Dear 43 Things Users,

10 years after introducing 43 Things to the world, we have decided we have met our last goal: completing the incredible experience that has been 43 Things. Please join us in giving one last cheer to all the folks who have shared their goals with the world, as well as all the people who have worked at The Robot Co-op to build this incredible website. We won a Webby Award, published a book, and brought happiness to a lot of people.

Starting today, 43 Things users can export their goals and entries from the site. Starting August 15, we will make the site “read only”. 43 Things users will still be able to view the site and export their content, but we won’t be taking any new content from users. We hope to leave the site up for folks to see and download their content until the end of the year. Ending on New Year’s Eve takes us full circle.

It has been a long ride (one of our original goals was to "build a company that lasts at least 2 years” - we beat that one!) While we wish the site could live on, it has suffered from a number of challenges - changes in how people use the site, the advertising industry, and how search engines view the site. We wish the outcome was different – but we’ve always been realistic about when our goals are met and when they aren't.

As of today, you will be able to download your goals and entries. See more about that on the FAQ page. Thanks for 10 great years of goal-setting and achieving.

- The Robots.

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write something effective for the carillon


 

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disposableUntitled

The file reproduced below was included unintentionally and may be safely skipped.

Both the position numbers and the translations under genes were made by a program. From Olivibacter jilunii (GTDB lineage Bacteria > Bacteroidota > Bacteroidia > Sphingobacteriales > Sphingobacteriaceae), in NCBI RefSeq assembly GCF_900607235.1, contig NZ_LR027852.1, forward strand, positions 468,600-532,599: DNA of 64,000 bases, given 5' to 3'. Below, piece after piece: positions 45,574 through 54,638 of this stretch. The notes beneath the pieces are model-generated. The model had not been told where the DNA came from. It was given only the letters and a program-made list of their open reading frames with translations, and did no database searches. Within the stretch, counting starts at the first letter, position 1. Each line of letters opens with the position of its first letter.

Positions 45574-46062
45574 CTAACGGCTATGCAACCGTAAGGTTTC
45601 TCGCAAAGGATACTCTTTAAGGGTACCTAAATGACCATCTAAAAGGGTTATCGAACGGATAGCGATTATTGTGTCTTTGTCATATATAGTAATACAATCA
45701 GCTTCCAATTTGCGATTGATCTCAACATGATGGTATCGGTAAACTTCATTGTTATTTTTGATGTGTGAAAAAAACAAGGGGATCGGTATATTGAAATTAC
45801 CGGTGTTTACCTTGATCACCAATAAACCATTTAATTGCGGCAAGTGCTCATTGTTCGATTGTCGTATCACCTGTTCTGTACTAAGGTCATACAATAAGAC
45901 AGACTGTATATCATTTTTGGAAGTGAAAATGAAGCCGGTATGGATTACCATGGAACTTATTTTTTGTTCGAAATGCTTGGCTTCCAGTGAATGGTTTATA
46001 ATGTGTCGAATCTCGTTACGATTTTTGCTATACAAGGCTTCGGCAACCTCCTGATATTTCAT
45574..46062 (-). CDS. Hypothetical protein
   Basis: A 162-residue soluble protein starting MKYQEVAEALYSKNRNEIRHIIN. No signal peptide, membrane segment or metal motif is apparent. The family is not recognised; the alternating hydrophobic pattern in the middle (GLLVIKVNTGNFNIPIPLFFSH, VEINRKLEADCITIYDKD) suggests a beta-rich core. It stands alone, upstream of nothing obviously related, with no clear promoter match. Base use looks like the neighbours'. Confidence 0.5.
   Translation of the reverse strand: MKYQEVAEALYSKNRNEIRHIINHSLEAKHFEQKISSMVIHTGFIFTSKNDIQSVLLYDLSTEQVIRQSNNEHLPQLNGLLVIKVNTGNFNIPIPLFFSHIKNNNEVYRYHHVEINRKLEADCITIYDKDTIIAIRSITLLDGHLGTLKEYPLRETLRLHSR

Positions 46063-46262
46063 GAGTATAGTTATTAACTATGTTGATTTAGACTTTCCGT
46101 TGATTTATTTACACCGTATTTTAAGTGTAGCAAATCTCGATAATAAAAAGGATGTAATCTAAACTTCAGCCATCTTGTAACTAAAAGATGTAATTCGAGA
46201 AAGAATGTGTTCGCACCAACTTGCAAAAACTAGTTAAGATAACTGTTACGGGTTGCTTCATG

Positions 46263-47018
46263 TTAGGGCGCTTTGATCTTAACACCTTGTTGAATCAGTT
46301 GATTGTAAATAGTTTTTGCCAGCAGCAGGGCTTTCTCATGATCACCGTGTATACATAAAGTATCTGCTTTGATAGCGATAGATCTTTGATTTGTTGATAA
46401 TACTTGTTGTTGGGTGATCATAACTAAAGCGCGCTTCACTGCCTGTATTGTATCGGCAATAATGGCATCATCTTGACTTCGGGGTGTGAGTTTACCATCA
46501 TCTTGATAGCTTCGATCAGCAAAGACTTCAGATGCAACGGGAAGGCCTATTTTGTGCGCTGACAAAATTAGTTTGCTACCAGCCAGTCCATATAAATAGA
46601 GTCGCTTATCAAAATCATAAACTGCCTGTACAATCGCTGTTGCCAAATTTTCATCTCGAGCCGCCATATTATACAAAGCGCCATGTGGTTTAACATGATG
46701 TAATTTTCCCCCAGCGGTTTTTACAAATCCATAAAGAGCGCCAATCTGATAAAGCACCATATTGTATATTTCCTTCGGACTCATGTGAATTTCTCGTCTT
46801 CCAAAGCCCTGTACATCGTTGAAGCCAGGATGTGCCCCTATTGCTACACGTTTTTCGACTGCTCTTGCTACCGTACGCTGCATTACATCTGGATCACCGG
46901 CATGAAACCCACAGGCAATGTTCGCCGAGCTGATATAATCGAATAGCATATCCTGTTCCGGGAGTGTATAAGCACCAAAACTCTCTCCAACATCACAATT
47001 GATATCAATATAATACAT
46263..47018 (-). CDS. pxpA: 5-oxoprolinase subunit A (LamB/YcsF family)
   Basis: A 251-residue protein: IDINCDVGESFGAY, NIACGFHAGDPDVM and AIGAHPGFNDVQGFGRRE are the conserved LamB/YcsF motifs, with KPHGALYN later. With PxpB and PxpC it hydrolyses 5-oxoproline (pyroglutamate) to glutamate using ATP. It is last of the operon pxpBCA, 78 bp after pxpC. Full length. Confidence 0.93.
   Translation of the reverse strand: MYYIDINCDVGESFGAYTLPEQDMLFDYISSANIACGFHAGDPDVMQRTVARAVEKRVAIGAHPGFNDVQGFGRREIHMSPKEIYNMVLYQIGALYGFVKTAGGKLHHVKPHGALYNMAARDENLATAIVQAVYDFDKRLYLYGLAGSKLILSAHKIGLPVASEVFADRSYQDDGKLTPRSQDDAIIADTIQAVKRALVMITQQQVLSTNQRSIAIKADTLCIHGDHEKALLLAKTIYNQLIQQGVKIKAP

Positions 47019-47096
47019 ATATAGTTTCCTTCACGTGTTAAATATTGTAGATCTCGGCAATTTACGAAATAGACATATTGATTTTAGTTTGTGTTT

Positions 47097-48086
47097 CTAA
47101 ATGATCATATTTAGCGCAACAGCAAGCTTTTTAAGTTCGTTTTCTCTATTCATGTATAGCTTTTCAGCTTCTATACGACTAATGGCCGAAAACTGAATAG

I have been fascinated with this instrument since encountering the 56-bell carillon in the Plummer Building of the Mayo Clinic in Rochester, MN . Listening to it while I was there, I knew I wanted to try to write something for it at some point, but it simply wasn’t an option then, given the circumstances of the visit. I would still like to write something for it, but it will take a bit more study to get a feel for it since each bell of a carillon when struck produces five notes (the fundamental, and distinct partials for an octave below and above it as well as a perfect fifth and a minor third above the fundamental) which don’t share the same decay rate (i.e., parts of the note will last longer than other parts). So that has to be taken into consideration when writing for or performing something on it. For instance, if a passage is written for too great a dynamic and tempo, strong partials from previous notes won’t have finished by the time two or three new notes (plus their own new partials) have been struck, resulting in an accumulation of distracting lingering tones that obscure the distinction of the intended notes as well as blurring or altogether eroding the harmonic intent. Plus you have to take into consideration the fact that every single note you strike on a carillon is going to sound its own minor triad, so you have to be especially careful about writing any actual chord structures into a piece since these autotriads will essentually guarantee that you won’t end up with the harmonic structure you’re aiming at—unless, of course, you manage to create it through the creative use of those partials themselves. Thus, more study. I was a little worried after returning home that even if I managed to write something for it eventually, it might prove difficult to hear or have it performed, as there are only approximately 600 of these instruments in the world, and few of those have a large or full array of bells (the instrument ranges from 23 to 77 bells), but it turns out that a college in my home state also has a fifty-six bell carillon (Berea college, KY ), so perhaps it will be easier than I first thought. Now, if only I could find the time to tackle the project. 9 years ago


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